Exploration of the Electromagnetic Field Let us now suppose the primary circuit A to be of invariable form and let us explore the electromagnetic field by means of the secondary circuit B which we shall suppose to be variable in form and position We may begin by supposing B to consist of a short straight conductor with its extremities sliding on two parallel conducting rails which are put in connexion at some distance from the sliding piece. Then if sliding the moveable conductor in a given direction increases the value of M, a negative electromotive force will act in the circuit B tending to produce a negative current in B during the motion of the sliding piece If a current be kept up in the circuit B, then the sliding piece will itself tend to move in that direction, which causes M to increase At every point of the field there will always be a certain direction such that a conductor moved in that direction does not experience any electromotive force in <s>any<\s> whatever direction its extremities are turned. A conductor carrying a current will experience no mechanical force urging it in that direction or the opposite This direction is called the direction of the line of magnetic force through that point. Motion of a conductor across such a line produces electromotive force in a direction perpendicular to the line and to the direction of motion and a conductor carrying a current is urged in a direction perpendicular to the line and to the direction of the current. (48) We may next suppose B to consist of a very small plane circuit capable of being placed in any position and of having its plane turned in any direction. The value of M will be greatest when the plane of the circuit is perpendicular to the line of magnetic force. Hence if a current is maintained in B, it will tend to set itself in this position and will of itself indicate, like a magnet, the direction of the magnetic force.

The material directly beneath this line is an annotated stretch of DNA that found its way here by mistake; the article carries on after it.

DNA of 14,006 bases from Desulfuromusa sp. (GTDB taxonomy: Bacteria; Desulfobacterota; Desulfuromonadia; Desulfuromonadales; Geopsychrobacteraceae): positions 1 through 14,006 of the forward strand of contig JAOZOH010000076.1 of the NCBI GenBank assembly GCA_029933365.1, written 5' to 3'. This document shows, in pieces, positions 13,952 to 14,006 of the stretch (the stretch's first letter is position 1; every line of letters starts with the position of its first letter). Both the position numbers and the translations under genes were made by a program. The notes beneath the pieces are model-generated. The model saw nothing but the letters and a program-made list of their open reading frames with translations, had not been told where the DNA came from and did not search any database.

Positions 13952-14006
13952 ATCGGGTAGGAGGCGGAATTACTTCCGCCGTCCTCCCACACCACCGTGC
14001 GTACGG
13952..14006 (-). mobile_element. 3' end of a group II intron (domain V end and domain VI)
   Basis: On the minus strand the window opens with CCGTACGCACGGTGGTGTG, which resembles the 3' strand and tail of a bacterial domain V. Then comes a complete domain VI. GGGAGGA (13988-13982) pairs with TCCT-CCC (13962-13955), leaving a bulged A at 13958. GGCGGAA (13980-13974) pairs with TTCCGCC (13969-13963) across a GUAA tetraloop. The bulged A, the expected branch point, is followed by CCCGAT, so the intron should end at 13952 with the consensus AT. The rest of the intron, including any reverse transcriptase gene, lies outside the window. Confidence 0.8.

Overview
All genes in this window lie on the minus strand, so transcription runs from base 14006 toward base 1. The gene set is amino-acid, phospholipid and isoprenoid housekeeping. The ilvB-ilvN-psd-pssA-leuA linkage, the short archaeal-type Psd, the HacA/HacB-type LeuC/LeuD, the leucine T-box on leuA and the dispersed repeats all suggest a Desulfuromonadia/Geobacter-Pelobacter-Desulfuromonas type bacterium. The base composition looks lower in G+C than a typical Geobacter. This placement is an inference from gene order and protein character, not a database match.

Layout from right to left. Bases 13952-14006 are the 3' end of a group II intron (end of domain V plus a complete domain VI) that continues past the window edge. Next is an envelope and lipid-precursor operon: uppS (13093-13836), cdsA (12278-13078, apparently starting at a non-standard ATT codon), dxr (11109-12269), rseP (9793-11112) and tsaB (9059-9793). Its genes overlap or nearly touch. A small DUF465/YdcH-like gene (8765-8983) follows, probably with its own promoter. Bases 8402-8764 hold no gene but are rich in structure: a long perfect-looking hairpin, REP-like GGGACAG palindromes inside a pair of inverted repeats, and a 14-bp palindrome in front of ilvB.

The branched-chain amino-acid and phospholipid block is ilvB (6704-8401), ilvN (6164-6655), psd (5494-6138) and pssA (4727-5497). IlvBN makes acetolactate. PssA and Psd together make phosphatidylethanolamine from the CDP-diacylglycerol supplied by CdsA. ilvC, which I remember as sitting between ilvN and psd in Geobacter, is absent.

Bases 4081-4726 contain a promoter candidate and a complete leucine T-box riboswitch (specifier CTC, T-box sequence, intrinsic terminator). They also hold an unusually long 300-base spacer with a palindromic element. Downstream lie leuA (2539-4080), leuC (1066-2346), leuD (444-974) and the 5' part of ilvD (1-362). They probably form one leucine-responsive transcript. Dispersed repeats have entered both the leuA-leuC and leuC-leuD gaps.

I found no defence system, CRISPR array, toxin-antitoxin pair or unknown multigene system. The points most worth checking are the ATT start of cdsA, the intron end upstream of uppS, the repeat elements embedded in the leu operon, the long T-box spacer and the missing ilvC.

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J. C. Maxwell’s, ‘Dynamical theory of the electromagnetic field’, 1864. From The Royal Society, PT/72/7
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